Former Labor Trade Minister Craig Emerson and former Labor Minister for Climate Change Greg Combet are both consultants for AGL Energy and mining giant Santos. Former Labor Minister for Resources, Martin Ferguson, now chairs the Advisory Council for the Australian Petroleum Production and Exploration Association.

Former Coalition Minister Helen Coonan and former Labor minister John Dawkins co-chair GRA Cosway, which lobbies for AGL and other mining corporations. John Olsen, former SA Liberal Premier, and Nick Bolkus, former Labor Senator, now work for lobby firm Bespoke Approach.

Fourteen former Coalition and Labor staff members or advisers now work for coal, gas or other fossil fuel industry companies, while nine work for Citadel, Bespoke Approach, Kreab Gavin Anderson and GRA Cosway, all of which lobby for those industries.

The personnel trade runs in both directions.

Fairfax journalist Anne Davies observed: “The current head of [AGL] government relations is Lisa Harrington, who was until 2013 a senior advisor to [NSW Premier] Baird. She replaced Sarah MacNamara at AGL, who went back to work in the Prime Minister’s office with her old colleague Peta Credilin, whom she knew from her days in former communications minister Helen Coonan’s office. Macnamara was Abbott’s policy advisor on resources for a year and is now chief of staff for federal Minister for Industry and Science Ian MacFarlane”.

As noted above, Coonan now co-chairs GRA Cosway which lobbies for AGL and other coal seam gas (CSG) mining companies. Ms Davies adds: “Shaughn Morgan, AGL’s manager of government and external affairs … was an advisor to NSW Labor Attorney-General Jeff Shaw in the 1990s and worked with Adam Searle, now Labor’s NSW resources spokesman. Morgan [was] also chief executive of the NSW Farmers’ Federation for four years.”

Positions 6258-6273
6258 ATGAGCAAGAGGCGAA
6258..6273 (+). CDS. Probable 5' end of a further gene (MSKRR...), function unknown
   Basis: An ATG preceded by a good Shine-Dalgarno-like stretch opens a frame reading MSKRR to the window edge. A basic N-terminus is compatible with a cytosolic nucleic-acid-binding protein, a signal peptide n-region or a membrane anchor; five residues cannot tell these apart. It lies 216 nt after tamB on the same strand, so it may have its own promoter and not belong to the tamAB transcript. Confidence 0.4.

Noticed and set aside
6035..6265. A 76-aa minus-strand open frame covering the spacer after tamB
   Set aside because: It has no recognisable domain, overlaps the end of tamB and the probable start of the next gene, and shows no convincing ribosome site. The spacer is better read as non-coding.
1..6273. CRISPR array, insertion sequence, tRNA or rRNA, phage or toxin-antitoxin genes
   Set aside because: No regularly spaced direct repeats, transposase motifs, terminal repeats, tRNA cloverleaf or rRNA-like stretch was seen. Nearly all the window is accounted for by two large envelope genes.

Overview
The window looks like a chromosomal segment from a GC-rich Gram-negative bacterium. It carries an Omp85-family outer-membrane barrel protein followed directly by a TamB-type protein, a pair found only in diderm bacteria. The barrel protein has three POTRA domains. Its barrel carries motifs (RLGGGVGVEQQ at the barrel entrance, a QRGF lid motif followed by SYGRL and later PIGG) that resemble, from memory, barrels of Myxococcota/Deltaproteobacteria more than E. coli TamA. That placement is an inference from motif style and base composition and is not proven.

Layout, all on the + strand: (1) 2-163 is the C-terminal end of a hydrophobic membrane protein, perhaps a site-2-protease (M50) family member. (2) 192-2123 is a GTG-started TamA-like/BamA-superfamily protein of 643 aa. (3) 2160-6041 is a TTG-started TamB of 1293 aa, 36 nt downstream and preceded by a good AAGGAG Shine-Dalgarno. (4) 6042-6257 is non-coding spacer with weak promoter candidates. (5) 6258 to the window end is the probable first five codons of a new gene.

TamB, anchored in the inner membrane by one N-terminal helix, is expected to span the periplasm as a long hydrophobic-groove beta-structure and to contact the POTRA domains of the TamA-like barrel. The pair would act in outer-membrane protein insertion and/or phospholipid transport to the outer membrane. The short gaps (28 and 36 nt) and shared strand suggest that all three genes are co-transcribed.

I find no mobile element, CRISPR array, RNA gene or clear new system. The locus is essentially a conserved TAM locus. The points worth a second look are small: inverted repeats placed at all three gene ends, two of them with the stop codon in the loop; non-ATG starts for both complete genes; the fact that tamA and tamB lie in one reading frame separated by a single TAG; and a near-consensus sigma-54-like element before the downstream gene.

The Coalition will never act against the interests of the fossil fuel industries unless it is subjected to massive public pressure. Some National Party members now want their party to oppose coal seam gas mining (CSG) – but only in the NSW northern rivers seats of Ballina, Tweed and Lismore, where the party’s support for CSG resulted in its virtual annihilation at the recent state elections.

Following the elections the Baird government hastily cancelled gas explorer Metgasco’s licence to develop its Bentley mine, which is bitterly opposed by northern rivers residents.

Metgasco won a court appeal against the suspension and now wants compensation for damages, as well as police protection from protestors when it resumes drilling, or else extra compensation. The Baird government’s contractual obligations would probably force it to pay massive compensation.

Some energy corporations may be considering winding down their involvement in the mining and export of coal and gas. But this should not be taken for granted.

The public will have to force present state or federal governments to suspend the rampant march of the coal and gas miners, and in particular to save our wonderful natural treasure, the Great Barrier Reef. And politically we must look elsewhere to left and progressive parties working with community forces for long-term solutions to the terrible problems of environmental pollution.

Next article – Budget Hit List